In mathematics, transitivity is a mathematical property of binary relations such that if A and B are related, and B and C are related, then it follows that A and C are also related, for all A, B, and C for which the relation may apply. The relation is then said to be transitive.

In notation, this is:

For example, "is greater than" and "is equal to" are transitive relations: if a=b and b=c, then a=c.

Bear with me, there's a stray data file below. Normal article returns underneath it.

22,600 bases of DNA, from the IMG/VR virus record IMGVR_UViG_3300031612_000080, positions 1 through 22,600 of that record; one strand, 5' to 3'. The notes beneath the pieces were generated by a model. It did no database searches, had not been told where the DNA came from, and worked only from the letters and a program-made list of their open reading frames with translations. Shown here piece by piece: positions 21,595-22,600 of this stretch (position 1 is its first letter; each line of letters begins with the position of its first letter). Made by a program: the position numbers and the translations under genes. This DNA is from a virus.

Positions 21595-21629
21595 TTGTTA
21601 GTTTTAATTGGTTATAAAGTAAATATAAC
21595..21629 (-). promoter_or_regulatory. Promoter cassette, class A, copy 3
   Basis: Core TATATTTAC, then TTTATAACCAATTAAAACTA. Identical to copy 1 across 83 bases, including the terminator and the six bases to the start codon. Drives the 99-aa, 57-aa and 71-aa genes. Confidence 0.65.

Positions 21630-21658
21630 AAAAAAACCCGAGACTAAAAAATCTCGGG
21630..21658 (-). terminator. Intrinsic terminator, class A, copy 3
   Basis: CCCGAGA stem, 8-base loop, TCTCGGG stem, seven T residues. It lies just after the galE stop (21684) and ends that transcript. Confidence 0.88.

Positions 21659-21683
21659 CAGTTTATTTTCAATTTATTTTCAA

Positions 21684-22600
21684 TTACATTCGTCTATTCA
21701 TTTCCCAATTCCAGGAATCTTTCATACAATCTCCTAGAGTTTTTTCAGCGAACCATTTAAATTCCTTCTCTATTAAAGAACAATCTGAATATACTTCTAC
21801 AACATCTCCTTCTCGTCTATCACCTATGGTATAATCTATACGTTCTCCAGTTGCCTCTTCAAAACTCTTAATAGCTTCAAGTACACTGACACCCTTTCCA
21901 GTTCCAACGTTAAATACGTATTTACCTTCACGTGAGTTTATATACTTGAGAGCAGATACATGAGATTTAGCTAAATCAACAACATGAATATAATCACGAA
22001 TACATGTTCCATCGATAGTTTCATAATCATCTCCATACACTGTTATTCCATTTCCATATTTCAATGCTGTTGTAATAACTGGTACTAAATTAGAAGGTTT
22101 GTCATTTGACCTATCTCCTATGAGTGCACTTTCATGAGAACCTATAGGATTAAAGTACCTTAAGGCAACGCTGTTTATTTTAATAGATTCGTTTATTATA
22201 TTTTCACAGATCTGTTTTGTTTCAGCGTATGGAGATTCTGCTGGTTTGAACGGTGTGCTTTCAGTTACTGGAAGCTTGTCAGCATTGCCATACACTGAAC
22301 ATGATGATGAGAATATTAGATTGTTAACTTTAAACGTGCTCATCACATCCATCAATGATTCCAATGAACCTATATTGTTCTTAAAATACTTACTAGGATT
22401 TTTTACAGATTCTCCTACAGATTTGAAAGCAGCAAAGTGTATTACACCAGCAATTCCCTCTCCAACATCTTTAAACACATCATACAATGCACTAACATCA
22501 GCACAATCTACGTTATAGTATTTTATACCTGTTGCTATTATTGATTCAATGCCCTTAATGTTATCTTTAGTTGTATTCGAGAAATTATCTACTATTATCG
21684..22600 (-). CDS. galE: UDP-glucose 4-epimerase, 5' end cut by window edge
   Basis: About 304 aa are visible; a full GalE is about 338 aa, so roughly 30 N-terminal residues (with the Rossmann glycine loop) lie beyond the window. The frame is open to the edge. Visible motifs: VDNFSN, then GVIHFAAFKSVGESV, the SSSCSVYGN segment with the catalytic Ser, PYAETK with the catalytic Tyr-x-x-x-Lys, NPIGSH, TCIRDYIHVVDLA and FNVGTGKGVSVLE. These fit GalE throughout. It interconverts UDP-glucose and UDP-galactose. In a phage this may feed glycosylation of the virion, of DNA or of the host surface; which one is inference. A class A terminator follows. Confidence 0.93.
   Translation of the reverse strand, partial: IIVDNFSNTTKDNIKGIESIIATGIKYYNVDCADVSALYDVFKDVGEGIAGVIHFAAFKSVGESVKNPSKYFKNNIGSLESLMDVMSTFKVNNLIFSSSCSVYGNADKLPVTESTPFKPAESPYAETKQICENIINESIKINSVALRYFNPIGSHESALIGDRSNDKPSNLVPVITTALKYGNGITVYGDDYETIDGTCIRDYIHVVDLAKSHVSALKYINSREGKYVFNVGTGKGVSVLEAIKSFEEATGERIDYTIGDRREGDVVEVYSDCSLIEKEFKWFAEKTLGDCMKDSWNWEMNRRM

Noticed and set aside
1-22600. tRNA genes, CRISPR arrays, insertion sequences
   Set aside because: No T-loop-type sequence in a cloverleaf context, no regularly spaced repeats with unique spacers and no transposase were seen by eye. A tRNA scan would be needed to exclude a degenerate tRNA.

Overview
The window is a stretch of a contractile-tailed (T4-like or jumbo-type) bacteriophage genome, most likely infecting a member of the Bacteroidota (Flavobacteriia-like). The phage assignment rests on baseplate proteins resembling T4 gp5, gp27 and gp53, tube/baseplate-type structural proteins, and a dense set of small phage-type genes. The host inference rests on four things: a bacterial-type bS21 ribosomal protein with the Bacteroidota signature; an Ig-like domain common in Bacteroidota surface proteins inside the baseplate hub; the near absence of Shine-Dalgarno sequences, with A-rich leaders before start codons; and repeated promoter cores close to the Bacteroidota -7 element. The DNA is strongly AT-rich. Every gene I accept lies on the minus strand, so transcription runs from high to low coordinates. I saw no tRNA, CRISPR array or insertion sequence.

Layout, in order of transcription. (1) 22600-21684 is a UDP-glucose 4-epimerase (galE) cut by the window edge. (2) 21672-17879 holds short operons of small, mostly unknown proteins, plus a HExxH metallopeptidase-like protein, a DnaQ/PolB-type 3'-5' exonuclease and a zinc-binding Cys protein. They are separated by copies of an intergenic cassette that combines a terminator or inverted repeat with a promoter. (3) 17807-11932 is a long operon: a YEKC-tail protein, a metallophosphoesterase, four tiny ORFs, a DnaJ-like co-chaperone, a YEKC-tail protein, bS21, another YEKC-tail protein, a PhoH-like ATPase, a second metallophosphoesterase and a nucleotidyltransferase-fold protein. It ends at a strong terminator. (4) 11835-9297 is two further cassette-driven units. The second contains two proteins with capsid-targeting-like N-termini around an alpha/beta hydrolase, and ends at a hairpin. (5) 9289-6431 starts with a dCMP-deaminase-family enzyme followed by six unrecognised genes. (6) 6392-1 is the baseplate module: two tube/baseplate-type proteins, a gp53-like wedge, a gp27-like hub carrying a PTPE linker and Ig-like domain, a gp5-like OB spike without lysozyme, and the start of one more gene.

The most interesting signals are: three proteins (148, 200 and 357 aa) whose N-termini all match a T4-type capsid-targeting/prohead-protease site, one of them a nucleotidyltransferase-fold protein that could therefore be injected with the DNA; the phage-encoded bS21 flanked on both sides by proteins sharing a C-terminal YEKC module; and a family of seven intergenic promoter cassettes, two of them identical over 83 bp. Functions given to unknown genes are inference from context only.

On the other hand, "is the mother of" is not a transitive relation, because if Alice is the mother of Brenda, and Brenda is the mother of Claire, then Alice is not the mother of Claire.

Example of transitive relations include:

If a transitive relation is also reflexive and symmetric, then it is said to be an equivalence relation.

See also Transitive closure.